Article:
Issue Date: February 17, 2014
Job Help From Jon Stewart, Crystallography Stamps
Boston University chemistry graduate Adam Even Engel wants to be a chemistry teacher. Fortunately for the 23-year-old, he got a leg up in a tough job market when he received the reference of a lifetime—from “Daily Show” host Jon Stewart.
It all started on Jan. 20, when Engel and his friends attended a taping of the “Daily Show.” Just before the cameras began to roll, Stewart asked the studio audience if anyone had questions for him. “I shoot my hand up and ask, ‘Mr. Stewart, as a recent graduate, how do I get my Jewish mother off my back about finding a real job?’ ” Engel recalls.
That query led to a five-minute conversation about Engel’s aspirations to become a chemistry teacher. In college, Stewart was a chemistry major before switching to psychology, so he took interest in Engel’s plight.
When the show finally began, Stewart looked straight into the camera and said: “If your school is currently looking for a chemistry teacher, I want you to call us. I got a guy over here, Boston University. Seems smart—could have shaved. He’s a chemistry major. He’s looking for a job in chemistry. So if you need a chemistry teacher, contact us and I will finally get this [expletive] kid out of his parents’ house.” (To see the clip, go to http://bit.ly/1lXgVAC.)
That plug caught Engel and his friends completely off guard. “Our jaws dropped; our eyes were wide open,” Engel says. “I straight-up couldn’t breathe for a solid two minutes.”
Even though Stewart didn’t mention Engel by name or show his face on camera, a producer asked Engel to leave his contact information in case someone called.
He hasn’t heard anything yet. But several friends have jokingly asked Engel for his autograph. “I’m looking at it all with a healthy dose of skepticism,” he says. Engel is currently applying to graduate schools in education and for teaching fellowships.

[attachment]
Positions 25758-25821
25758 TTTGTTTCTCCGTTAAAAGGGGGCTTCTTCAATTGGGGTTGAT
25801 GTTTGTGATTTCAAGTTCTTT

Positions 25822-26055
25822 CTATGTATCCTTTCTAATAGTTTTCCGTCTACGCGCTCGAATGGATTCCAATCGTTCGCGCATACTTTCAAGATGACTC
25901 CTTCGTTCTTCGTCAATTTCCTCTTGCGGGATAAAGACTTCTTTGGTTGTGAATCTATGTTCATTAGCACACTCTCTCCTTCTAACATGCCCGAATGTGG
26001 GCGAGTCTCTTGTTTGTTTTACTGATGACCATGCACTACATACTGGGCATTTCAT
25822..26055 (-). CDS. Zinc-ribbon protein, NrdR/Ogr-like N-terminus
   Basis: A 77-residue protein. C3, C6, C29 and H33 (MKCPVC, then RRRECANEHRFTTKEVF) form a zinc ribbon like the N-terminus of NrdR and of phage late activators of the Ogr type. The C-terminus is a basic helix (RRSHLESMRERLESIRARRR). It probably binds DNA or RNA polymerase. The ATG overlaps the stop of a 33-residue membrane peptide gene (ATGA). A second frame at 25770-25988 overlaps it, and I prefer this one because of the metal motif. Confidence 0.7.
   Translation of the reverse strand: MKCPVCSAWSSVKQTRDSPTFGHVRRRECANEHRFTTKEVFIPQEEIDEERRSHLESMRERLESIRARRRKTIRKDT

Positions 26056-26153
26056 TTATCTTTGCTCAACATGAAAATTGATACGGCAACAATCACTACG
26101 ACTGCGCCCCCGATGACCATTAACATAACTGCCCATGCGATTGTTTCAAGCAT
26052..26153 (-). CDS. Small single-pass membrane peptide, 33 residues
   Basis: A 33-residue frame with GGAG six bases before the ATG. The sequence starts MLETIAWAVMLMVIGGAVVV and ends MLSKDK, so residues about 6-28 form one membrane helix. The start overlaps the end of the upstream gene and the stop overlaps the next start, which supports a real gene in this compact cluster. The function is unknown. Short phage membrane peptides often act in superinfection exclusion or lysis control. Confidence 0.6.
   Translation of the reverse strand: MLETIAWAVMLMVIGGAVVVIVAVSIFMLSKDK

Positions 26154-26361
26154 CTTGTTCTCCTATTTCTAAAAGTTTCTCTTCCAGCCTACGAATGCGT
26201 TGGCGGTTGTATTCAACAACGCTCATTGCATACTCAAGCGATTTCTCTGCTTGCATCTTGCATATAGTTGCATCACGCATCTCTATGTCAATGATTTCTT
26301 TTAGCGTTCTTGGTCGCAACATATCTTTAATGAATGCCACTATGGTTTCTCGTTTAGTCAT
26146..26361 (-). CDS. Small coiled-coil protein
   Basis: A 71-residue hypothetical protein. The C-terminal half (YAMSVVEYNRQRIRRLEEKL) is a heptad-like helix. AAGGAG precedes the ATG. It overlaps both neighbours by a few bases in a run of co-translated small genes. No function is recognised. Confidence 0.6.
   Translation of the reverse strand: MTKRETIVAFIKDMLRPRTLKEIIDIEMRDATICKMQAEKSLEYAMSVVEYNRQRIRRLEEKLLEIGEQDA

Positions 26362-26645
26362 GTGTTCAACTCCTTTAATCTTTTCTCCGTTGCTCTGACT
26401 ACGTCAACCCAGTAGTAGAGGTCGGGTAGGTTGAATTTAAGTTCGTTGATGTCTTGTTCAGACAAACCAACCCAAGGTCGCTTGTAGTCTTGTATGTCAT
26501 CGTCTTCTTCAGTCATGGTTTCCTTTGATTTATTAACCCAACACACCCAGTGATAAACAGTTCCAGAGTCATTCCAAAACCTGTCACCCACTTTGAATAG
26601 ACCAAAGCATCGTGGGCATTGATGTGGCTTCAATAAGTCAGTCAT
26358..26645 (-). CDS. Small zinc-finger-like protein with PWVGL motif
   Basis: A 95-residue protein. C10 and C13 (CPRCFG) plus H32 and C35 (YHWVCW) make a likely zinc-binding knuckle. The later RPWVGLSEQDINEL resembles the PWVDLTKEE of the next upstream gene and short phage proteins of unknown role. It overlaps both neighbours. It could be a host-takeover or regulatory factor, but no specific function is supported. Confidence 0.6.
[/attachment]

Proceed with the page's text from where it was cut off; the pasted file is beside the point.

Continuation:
What’s more important, Engel says, is that Jon Stewart has given more exposure to chemistry teachers. “If it gets even one person more interested in the idea of chemistry or chemistry education, I’d call that a win.”
This year marks the International Year of Crystallography (IYCr), which celebrates the 1914 Nobel Prize in Physics, given to Max von Laue for the “discovery of the diffraction of X-rays by crystals.” Countries around the world are issuing special stamps to commemorate the centennial.
According to Daniel Rabinovich, chemistry professor at the University of North Carolina, Charlotte, and an avid collector of chemistry stamps, Israel issued the first IYCr postage stamp on Dec. 3 of last year. It depicts a flowerlike electron microscope image of icosahedral quasicrystalline aggregates of an aluminum-manganese alloy. The background for the “flowers” is an electron diffraction pattern of an icosahedral quasicrystal.
India has also issued a commemorative stamp, which features an X-ray structure of curcumin, the main ingredient of the spice turmeric. In addition, Rabinovich tells Newscripts, Slovakia will release a stamp in mid-February, and Switzerland is issuing a pair of stamps in March featuring minerals. Belgium will also be issuing two stamps in June depicting ice crystals.
Stamps are just one way to celebrate IYCr. Many organizations are sponsoring crystal-growing competitions. The Chemical Institute of Canada, for example, is sponsoring its National Crystal Growing Competition in October and November, and the Molecular Structure Laboratory of the University of Wisconsin, Madison, will be hosting the Wisconsin Crystal Growing Competition for high school students in April and May.
- Chemical & Engineering News
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